By Bob Mullen USGTF Master Golf Teaching Professional, Wichita, Kansas
The year was 1975, and golfing legend Sam Snead had just read a Golf Digest report on the average score of the male golfer; he was dismayed to learn it was 100. He considered all the improvements he had witnessed over the years in equipment, course maintenance and availability of instruction, and concluded there was no reason the average golfer should be scoring that high. He wrote, “Something’s wrong some-where.”
With his book Simple Key Approach to Golf, Sam set out to provide simplified instruction to address what was “wrong.” This book was one of eleven books Sam wrote, believing in his books somewhere would be the answer that would help the average golfer. Snead was not alone: almost every notable professional golfer and teacher has written one or more books on the fundamentals of our game. I have read and studied the books written, not just by Snead but by Jones, Hogan, Palmer, Penick, Nicklaus and Watson, and I admit I also thought I had the answer. I gave writing my own book a try in2009.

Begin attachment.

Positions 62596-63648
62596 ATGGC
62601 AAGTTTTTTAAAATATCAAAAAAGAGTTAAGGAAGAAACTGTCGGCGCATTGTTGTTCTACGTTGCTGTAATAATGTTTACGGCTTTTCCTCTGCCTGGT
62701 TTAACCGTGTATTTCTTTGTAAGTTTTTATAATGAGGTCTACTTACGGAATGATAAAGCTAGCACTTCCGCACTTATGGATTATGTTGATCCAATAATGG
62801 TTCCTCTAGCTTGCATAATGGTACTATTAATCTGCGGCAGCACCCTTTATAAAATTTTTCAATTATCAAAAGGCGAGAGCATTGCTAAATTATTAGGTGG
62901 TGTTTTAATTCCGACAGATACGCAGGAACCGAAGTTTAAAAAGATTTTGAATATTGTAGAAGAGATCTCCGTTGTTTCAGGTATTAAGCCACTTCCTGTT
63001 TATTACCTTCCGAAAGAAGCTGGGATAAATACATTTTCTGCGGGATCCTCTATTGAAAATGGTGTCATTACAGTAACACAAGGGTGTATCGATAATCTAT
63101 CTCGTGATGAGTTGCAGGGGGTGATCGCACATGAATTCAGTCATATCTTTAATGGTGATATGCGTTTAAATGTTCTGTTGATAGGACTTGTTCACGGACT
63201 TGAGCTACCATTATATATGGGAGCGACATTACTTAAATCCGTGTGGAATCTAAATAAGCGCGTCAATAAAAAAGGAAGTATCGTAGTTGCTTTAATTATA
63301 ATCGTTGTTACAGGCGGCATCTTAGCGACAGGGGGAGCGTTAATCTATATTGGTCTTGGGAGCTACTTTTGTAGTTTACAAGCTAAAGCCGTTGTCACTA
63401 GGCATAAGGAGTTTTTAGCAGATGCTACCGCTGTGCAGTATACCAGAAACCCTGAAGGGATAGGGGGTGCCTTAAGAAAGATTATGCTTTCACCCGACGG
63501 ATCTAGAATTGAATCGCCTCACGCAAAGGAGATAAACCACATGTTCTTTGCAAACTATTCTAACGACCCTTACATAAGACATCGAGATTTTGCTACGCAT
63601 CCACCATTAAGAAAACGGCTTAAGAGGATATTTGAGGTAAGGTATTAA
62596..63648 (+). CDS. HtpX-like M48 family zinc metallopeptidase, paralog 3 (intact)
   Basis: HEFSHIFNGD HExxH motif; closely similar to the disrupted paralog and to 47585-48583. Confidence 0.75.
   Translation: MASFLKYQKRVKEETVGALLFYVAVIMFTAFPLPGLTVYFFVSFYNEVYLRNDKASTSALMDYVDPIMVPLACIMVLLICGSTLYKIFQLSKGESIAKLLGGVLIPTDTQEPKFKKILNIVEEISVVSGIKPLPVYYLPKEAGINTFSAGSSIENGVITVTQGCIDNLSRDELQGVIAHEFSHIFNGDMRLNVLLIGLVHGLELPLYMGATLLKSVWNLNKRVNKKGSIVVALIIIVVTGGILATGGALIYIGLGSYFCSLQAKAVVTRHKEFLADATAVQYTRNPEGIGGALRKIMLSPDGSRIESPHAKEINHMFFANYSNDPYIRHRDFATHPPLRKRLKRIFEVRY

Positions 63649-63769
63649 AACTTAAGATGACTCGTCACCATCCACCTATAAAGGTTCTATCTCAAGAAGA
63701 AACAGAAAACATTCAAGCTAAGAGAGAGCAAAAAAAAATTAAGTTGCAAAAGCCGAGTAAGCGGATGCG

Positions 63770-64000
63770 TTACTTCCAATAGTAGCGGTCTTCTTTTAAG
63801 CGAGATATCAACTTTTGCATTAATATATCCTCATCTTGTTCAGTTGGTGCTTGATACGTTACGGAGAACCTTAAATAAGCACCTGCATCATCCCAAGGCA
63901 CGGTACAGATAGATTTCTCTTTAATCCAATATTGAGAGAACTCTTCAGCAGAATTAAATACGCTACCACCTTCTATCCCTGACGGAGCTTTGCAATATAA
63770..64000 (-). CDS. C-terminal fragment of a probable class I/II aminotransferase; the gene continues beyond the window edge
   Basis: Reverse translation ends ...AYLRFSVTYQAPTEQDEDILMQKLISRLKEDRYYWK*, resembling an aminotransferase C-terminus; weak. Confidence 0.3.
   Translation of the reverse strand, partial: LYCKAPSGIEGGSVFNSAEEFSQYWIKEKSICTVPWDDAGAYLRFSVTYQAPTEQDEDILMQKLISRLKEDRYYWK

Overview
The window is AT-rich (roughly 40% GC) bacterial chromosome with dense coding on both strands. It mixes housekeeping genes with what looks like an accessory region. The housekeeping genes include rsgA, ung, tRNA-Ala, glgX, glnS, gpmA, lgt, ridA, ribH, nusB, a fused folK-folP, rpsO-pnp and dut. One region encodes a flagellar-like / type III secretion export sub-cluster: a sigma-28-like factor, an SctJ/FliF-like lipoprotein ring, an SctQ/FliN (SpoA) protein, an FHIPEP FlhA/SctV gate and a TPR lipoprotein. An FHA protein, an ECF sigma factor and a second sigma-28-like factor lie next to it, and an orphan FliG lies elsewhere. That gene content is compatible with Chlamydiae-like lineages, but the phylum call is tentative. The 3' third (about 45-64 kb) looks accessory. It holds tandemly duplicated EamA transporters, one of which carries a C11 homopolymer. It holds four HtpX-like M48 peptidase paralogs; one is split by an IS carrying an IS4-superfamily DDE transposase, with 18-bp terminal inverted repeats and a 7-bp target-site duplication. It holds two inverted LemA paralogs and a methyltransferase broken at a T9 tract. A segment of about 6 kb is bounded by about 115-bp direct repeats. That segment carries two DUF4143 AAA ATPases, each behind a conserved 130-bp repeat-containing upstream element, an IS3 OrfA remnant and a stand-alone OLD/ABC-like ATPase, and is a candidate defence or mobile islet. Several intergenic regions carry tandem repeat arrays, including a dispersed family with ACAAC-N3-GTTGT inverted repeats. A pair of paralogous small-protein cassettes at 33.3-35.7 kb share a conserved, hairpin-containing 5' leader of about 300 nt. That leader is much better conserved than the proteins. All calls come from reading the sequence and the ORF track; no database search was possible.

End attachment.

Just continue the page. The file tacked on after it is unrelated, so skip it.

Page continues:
Since the time of Snead’s statement, 40 years have passed and millions of words of instruction have been written. We now have teachers on the web, more than a dozen magazines and countless training camps, schools and academies, all teaching the basic fundamentals and giving tips on how to play the game. The equipment has undergone major changes in design. Golfers can choose steel, graphite, or composite shafts with custom kick points. Heads come in graphite, titanium, or carbon fiber with fusion technologies that can only be described as space age.
It all amounts to lighter, stronger clubs with bigger sweet spots that are easier for the golfer to hit. Courses are now immaculate in every respect, greens putt truer and, thanks to the USGTF, instruction is uniform and directed toward the correct fundamentals. Golf ball technology alone should make the game easier. All of this combines to make the golfing experience vastly improved and should result in better performance by the average golfer. It is hard to believe, but the latest report published by the National Golf Foundation in 2016shows the average male golfer still shoots 100.
So, what is the story? Sam was right in 1965, and he is still right today, something is wrong. But it’s probably not what you are thinking. If you teach what the US-GTF offers, and your students learn, they will have the opportunity to develop the best game they are capable of playing. So, if that is true, then what is wrong?